Carnwarth LJ, Senior President of Tribunals, told the 2011 Commonwealth Law Conference, in Hyderabad in February, that video-conferencing was being used for evidence but “we need to go further”.

“We are still largely stuck with a paper-based system, sending bundles of papers physically round the country,” he said.

“Attempts to develop effective online systems have not been as successful as hoped...We should need to question the assumption that people have to make a journey to a physical court or tribunal to get justice.”

The economic downturn has put pressure on the tribunals, he said. “No-one suggests that the civil courts could do the job more efficiently or economically. The risk, if any, is that government will think that it can do the job adequately in-house, and seek to limit rights of appeal.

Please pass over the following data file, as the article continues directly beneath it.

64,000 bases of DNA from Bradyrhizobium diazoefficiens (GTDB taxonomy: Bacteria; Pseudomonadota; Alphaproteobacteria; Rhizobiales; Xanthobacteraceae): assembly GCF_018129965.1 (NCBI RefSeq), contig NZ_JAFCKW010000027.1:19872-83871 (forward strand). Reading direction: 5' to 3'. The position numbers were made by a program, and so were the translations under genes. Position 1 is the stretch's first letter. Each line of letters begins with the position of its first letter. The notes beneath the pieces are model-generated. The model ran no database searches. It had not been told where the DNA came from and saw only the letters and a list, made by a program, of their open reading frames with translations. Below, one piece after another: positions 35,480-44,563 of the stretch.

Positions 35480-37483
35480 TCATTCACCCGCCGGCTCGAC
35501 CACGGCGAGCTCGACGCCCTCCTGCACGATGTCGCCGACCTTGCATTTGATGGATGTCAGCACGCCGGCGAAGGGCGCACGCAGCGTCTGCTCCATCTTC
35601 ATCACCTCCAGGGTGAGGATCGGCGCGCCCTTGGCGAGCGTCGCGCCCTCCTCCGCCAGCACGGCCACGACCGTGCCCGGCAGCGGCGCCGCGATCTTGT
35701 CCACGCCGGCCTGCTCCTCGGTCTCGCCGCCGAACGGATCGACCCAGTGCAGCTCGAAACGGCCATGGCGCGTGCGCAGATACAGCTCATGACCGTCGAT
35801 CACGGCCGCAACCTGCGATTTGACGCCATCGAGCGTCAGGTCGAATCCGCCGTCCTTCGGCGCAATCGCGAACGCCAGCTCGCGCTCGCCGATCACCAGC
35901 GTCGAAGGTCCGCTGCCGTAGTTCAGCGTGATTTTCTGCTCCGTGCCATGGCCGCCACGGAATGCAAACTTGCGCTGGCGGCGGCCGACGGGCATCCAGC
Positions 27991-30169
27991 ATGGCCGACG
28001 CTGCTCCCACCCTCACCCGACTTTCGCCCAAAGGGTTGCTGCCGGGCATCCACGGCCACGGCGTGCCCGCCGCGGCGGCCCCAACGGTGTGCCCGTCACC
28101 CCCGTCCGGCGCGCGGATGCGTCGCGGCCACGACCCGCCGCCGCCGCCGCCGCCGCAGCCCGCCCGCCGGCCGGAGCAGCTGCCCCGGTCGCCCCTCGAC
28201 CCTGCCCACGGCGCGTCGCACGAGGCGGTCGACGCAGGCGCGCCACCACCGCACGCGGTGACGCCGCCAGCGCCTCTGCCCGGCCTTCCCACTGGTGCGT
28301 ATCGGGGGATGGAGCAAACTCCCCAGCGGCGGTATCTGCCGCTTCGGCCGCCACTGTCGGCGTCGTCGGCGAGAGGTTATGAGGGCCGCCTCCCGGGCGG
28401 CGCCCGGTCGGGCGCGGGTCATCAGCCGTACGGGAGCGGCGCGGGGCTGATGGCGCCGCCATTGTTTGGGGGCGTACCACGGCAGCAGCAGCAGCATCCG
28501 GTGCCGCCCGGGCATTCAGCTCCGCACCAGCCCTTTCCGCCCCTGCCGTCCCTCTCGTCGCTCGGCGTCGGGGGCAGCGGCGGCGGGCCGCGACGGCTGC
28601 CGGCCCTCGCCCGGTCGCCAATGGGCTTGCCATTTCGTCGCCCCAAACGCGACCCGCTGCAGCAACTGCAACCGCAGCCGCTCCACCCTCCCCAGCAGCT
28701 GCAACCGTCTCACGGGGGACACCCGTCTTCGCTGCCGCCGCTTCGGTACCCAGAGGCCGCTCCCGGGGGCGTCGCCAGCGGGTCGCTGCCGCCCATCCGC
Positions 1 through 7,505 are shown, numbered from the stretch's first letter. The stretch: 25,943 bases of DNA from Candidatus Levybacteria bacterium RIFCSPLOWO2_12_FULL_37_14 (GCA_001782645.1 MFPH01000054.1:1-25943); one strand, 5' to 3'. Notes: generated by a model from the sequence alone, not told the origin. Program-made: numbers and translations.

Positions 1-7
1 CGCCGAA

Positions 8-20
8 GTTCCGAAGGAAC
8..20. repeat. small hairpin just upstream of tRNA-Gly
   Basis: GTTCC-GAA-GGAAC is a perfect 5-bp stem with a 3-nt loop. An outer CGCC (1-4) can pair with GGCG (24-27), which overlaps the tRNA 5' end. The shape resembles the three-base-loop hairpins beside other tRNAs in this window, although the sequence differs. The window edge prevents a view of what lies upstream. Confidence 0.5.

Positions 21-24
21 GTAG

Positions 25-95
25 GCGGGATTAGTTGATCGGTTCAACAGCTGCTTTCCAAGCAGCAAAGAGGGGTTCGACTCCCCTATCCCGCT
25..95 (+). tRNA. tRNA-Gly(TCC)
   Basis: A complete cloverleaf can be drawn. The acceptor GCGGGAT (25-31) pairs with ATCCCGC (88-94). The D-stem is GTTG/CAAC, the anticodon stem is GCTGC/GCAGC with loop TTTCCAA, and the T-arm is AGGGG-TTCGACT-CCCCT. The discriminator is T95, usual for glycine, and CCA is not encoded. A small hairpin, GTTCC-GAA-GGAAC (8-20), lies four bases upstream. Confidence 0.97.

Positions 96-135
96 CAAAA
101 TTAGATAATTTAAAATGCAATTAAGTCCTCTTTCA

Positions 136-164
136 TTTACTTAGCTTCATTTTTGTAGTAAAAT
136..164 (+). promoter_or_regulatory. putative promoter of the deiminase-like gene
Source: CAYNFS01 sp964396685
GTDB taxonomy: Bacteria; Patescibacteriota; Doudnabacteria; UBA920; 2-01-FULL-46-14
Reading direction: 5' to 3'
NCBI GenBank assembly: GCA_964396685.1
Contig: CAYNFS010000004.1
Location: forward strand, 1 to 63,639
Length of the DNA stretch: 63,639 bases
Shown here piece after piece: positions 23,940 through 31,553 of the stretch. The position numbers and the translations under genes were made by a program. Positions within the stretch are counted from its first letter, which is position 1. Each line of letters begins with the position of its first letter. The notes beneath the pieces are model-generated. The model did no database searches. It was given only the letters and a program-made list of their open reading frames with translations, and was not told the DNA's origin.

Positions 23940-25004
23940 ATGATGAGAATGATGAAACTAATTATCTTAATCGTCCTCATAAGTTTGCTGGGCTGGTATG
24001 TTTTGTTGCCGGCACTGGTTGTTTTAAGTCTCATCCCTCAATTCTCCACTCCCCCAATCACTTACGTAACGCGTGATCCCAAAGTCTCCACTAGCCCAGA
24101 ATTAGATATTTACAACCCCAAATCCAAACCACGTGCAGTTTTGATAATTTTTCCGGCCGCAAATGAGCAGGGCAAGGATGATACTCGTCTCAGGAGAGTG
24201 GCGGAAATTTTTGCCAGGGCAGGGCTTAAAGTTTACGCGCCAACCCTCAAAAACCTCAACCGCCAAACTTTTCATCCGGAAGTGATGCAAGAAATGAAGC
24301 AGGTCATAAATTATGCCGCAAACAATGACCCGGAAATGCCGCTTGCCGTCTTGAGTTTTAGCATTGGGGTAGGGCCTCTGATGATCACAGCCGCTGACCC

“The Social Entitlement Chamber is a good example. The current recession, combined with legislative changes, has caused a dramatic increase in the workload, with consequent pressure on the system. From 2008-09 to 2009-10, social security appeals received rose from 242,800 to 339,000, and they are expected to rise to a peak of 436,000 in 2011-12. That is a growth of 80 per cent in three years. As nearly all these cases are about basic living needs, they must be dealt with quickly.”

Training of tribunal judges, currently delivered in-house within each jurisdiction, changes this month, he said, with the launch of a new Judicial College for both courts and tribunal judges.